Risk-Adjusted Cumulative Sum for Early Detection of Hospitals With Excess Perioperative Mortality

JAMA Surg. 2023 Nov 1;158(11):1176-1183. doi: 10.1001/jamasurg.2023.3673.


Importance: National surgical quality improvement programs lack tools for early detection of quality or safety concerns, which risks patient safety because of delayed recognition of poor performance.

Objective: To compare the risk-adjusted cumulative sum (CUSUM) with episodic evaluation for early detection of hospitals with excess perioperative mortality.

Design, setting, and participants: National, observational, hospital-level, comparative effectiveness study of 697 566 patients. Identification of hospitals with excess, risk-adjusted, quarterly 30-day mortality using observed to expected ratios (ie, current criterion standard in the Veterans Affairs Surgical Quality Improvement Program) was compared with the risk-adjusted CUSUM. Patients included in the study underwent a noncardiac operation at a Veterans Affairs hospital, had a record in the Veterans Affairs Surgical Quality Improvement Program (January 1, 2011, through December 31, 2016), and were aged 18 years or older.

Main outcome and measure: Number of hospitals identified as having excess risk-adjusted 30-day mortality.

Results: The cohort included 697 566 patients treated at 104 hospitals across 24 quarters. The mean (SD) age was 60.9 (13.2) years, 91.4% were male, and 8.6% were female. For each hospital, the median number of quarters detected with observed to expected ratios, at least 1 CUSUM signal, and more than 1 CUSUM signal was 2 quarters (IQR, 1-4 quarters), 8 quarters (IQR, 4-11 quarters), and 3 quarters (IQR, 1-4 quarters), respectively. During 2496 total quarters of data, outlier hospitals were identified 33.3% of the time (830 quarters) with at least 1 CUSUM signal within a quarter, 12.5% (311 quarters) with more than 1 CUSUM signal, and 11.0% (274 quarters) with observed to expected ratios at the end of the quarter. The CUSUM detection occurred a median of 49 days (IQR, 25-63 days) before observed to expected ratio reporting (1 signal, 35 days [IQR, 17-54 days]; 2 signals, 49 days [IQR, 26-61 days]; 3 signals, 58 days [IQR, 44-69 days]; ≥4 signals, 49 days [IQR, 42-69 days]; trend test, P < .001). Of 274 hospital quarters detected with observed to expected ratios, 72.6% (199) were concurrently detected by at least 1 CUSUM signal vs 42.7% (117) by more than 1 CUSUM signal. There was a dose-response relationship between the number of CUSUM signals in a quarter and the median observed to expected ratio (0 signals, 0.63; 1 signal, 1.28; 2 signals, 1.58; 3 signals, 2.08; ≥4 signals, 2.49; trend test, P < .001).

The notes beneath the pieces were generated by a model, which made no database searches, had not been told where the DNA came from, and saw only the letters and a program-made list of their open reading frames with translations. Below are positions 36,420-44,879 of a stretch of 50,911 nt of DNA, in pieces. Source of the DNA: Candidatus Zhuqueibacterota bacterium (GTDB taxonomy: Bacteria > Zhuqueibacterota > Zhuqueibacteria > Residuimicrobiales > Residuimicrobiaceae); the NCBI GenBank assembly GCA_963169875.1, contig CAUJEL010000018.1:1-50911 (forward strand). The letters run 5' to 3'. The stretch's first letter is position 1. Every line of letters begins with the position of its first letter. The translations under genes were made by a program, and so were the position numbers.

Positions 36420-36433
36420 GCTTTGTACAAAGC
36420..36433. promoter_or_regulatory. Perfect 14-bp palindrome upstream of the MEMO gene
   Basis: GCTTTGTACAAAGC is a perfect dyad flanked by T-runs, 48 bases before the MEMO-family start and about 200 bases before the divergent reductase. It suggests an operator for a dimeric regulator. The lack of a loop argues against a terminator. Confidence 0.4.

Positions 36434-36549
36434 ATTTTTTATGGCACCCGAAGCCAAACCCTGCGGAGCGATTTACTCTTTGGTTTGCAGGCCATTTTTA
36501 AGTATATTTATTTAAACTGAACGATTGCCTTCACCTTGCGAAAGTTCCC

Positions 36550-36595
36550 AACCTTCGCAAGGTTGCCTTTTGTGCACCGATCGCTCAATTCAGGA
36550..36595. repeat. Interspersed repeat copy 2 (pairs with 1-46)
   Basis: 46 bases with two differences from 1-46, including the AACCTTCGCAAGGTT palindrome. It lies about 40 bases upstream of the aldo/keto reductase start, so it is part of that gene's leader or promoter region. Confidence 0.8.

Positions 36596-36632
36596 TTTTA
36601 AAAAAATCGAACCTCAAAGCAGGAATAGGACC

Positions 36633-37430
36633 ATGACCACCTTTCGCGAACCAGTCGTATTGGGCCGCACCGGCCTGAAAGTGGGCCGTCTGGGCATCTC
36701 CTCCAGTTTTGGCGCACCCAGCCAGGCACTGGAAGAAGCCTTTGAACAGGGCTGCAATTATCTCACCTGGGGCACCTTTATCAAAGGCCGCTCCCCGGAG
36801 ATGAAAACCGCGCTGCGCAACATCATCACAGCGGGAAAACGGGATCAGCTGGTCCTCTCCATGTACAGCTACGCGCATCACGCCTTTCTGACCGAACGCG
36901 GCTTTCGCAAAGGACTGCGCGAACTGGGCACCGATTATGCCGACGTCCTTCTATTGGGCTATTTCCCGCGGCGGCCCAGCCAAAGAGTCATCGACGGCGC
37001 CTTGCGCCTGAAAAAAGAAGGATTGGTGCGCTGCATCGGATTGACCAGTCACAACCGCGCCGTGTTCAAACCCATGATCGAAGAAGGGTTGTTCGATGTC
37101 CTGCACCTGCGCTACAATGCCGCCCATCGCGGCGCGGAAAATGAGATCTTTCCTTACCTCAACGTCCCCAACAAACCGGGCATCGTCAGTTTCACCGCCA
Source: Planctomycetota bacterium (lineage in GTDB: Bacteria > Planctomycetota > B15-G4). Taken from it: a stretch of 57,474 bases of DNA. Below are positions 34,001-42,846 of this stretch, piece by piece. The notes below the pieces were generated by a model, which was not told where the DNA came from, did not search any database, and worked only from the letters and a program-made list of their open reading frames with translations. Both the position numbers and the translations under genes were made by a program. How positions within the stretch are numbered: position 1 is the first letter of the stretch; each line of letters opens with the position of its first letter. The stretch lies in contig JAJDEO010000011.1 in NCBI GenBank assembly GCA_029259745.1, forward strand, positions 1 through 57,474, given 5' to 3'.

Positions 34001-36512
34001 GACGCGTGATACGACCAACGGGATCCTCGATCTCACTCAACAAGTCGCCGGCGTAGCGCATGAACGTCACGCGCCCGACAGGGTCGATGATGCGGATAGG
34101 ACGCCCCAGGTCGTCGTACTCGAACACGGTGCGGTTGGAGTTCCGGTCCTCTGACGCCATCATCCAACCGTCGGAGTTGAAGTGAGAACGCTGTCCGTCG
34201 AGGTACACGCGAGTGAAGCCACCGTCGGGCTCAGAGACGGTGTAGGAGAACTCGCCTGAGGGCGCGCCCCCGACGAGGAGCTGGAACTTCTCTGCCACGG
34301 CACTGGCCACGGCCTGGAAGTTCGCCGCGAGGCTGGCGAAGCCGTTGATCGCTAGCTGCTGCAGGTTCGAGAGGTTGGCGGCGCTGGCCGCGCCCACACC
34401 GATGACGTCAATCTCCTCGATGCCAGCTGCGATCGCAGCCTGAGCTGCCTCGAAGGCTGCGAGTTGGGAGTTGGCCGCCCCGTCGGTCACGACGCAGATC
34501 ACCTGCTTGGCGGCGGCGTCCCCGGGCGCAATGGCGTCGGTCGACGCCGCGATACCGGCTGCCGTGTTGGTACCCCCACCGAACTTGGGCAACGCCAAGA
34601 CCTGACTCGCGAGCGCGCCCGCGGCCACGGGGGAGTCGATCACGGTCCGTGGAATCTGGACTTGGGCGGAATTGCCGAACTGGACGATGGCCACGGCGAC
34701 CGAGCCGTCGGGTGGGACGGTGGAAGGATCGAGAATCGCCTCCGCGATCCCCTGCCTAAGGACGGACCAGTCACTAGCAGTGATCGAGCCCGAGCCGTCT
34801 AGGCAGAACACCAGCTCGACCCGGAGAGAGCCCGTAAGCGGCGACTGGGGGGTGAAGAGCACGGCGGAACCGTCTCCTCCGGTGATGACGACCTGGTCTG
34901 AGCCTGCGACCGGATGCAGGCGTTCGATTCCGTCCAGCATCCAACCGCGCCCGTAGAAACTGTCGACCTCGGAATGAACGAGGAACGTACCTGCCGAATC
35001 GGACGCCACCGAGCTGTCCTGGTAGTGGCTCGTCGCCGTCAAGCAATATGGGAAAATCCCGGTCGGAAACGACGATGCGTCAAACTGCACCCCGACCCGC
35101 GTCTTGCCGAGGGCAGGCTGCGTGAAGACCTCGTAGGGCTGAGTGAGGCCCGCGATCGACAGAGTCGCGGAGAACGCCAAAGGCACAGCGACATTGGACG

Conclusions: This study found that with CUSUM, hospitals with excess perioperative mortality can be identified well in advance of standard end-of-quarter reporting, which suggests episodic evaluation strategies fail to detect out-of-control processes and place patients at risk. Continuous performance evaluation tools should be adopted in national quality improvement programs to prevent avoidable patient harm.

Publication types

  • Comment

MeSH terms

  • Data Collection
  • Female
  • Hospitals*
  • Humans
  • Male
  • Quality Improvement*